(2) the calm wind and sea conditions can cause shearwaters and other seabirds
to fly more differently than when there is at least some wind and sea.
Still, this bird seemed a tad small even for Short-tailed, after all, I was
going with a Black-vented at first glance based on size and flight, and there
were enough zigs and zags to yield views eliminating my concern of overhead
sun and intensified shadows that conceal true underwing character. I've
probably had more field experience with all three of these dark shearwaters
over the past 20 years than most given the enormous amount of sea time
roaming about within the range of all three, so am quite aware of the fragile
difficulties and nuances one must carefully consider, and too, some under
certain conditions may not be safely identifiable in the field.

So, I don't know. Maybe it was just a Short-tailed ...or maybe, just maybe
that ...'ughm'... shearwater. March doesn't exactly seem like the 'right'
time, as if anyone would know such anyway. No time is maybe the
'right' time, but given all the oddballs that seem to wind up in that most
remarkable of all seabird dumping grounds, Monterey Bay, who knows. Someday
I suppose, eventually one lucky boat load of pelagic birders will nail the
Christmas Shearwater with adequate numbers of agreeable witnesses and
acceptable documentation. In the end, perhaps the above account is just a
long-winded way of saying that maybe I should not have even mentioned it and
just let it go.

Okay, enough of that. Moving along and back to the more routine and

Snow Goose -- The flock of 19 (remainder of the earlier flock of 65) were
last seen in the Hearst pastures across the road (rt.1) on Mo 3/20.

Ferruginous Hawk -- single light morph still present in the Hearst pasture
directly opposite the PB gate on Sa 3/25. It's getting quite late now.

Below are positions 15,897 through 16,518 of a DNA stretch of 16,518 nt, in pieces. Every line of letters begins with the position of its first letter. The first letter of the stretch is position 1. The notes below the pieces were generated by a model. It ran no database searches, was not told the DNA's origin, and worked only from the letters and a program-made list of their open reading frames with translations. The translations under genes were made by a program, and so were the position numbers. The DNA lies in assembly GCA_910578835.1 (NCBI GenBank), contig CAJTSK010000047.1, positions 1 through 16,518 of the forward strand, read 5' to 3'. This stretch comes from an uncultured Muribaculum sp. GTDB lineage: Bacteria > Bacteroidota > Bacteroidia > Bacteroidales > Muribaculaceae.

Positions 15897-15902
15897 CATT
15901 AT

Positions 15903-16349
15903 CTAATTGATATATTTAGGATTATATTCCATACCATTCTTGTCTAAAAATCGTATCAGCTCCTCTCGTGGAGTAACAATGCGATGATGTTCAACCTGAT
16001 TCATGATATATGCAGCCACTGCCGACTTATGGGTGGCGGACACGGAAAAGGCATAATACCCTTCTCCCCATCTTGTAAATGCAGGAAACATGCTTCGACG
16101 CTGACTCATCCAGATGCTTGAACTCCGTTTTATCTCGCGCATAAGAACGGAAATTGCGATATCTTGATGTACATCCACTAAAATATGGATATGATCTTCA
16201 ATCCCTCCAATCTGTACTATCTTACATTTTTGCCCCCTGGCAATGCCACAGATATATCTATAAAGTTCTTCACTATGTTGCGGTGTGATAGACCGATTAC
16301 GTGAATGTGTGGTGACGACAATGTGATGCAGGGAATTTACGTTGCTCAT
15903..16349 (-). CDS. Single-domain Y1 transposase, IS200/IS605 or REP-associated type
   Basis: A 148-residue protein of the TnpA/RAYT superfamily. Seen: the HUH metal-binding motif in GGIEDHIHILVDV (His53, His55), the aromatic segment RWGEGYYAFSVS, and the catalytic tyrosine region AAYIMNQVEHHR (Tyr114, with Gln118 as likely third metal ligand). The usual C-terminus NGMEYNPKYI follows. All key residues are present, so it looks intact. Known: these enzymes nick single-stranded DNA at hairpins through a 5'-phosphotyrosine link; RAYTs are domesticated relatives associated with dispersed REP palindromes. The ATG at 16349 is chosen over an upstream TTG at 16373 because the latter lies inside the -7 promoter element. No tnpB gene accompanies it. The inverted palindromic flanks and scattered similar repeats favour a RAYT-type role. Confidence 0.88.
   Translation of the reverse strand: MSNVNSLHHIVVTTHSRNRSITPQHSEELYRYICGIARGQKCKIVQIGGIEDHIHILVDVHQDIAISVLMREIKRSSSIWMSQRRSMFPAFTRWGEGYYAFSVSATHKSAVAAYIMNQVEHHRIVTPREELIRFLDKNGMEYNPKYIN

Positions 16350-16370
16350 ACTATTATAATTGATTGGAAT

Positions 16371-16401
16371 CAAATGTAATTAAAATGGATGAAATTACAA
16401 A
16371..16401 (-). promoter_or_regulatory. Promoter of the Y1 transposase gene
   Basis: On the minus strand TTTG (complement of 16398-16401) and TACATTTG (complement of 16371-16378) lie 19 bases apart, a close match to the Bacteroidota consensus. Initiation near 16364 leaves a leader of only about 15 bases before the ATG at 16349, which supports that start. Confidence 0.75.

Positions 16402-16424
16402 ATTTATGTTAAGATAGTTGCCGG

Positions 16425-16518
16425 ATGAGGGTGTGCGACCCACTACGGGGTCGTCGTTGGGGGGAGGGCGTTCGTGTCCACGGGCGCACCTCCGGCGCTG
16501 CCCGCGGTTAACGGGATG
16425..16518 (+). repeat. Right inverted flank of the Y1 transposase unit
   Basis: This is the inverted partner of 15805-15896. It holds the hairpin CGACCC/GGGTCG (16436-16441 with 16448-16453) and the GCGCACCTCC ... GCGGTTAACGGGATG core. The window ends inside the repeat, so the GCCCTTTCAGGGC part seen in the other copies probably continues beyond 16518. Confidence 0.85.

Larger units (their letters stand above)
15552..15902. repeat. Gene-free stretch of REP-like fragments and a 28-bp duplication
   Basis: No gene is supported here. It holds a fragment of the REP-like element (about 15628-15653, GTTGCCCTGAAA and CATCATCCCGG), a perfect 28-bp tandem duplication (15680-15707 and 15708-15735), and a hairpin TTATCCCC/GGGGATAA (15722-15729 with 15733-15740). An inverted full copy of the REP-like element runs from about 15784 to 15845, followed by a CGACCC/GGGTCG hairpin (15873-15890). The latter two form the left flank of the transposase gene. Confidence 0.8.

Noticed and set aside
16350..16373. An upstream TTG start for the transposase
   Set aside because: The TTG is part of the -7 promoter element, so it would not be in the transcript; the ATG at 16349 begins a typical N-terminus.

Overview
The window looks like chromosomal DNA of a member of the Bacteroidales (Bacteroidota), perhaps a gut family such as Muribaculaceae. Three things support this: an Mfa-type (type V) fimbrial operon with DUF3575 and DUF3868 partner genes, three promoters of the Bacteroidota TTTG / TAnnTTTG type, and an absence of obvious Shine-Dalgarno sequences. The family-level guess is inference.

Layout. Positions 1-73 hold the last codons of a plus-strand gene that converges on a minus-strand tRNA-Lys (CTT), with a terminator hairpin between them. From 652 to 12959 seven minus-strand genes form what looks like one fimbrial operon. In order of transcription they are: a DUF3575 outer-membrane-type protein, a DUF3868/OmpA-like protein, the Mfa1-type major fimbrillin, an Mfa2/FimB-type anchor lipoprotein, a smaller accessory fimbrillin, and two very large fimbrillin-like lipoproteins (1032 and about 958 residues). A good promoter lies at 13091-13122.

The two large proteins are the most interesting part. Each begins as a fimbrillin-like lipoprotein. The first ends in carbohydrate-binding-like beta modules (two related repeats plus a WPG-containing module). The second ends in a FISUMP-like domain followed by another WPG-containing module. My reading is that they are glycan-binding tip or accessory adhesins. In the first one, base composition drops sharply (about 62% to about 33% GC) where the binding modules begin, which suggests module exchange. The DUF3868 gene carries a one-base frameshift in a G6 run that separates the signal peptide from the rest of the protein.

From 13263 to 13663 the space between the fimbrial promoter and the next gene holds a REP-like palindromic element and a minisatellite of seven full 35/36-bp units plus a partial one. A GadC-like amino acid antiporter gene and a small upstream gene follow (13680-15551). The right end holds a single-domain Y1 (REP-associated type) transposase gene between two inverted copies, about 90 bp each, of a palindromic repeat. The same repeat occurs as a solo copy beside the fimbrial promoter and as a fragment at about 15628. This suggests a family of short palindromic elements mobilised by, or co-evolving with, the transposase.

Typically, these guys are all gone around 3/19-21. It's usually seen perched
on the ground somewhere, sometimes way far out and over the rise. Most
sightings are rather by chance and best time is often mid to late afternoon
when it's nearest the road. The rest of the time, it seems to hang out way
out in the pasture to the east, and often over the rise somewhere and not in

Say's Phoebe -- one continued presence all week, roosting at night in an old
Barn Swallow nest although I haven't seen it around the last couple of days
so it might be gone now.

Rufous Hummingbird -- first arrival Monday 3/21, same bird or another on
3/22. And that's it for the whole week! :-( Thanks for everyone's
observations and comments. Looks like a disappointing season at this point.

Anna's Hummingbird -- Hatching day Sa 3/25! First had just hatched when I
checked it at 6:30am, the second emerged midday. A most amazing soul
stirring sight! Tiny, tiny, tiny and absolutely adorable! I just hope they
can make it all the way to fledging before getting blown out by the
inevitable wretched cold gales bound to batter the nest in the coming weeks.

Allen's Hummingbird -- first egg laid Friday night (3/17), second egg exactly
48 hours later (Sunday night 3/19). This is one mighty first class nest, one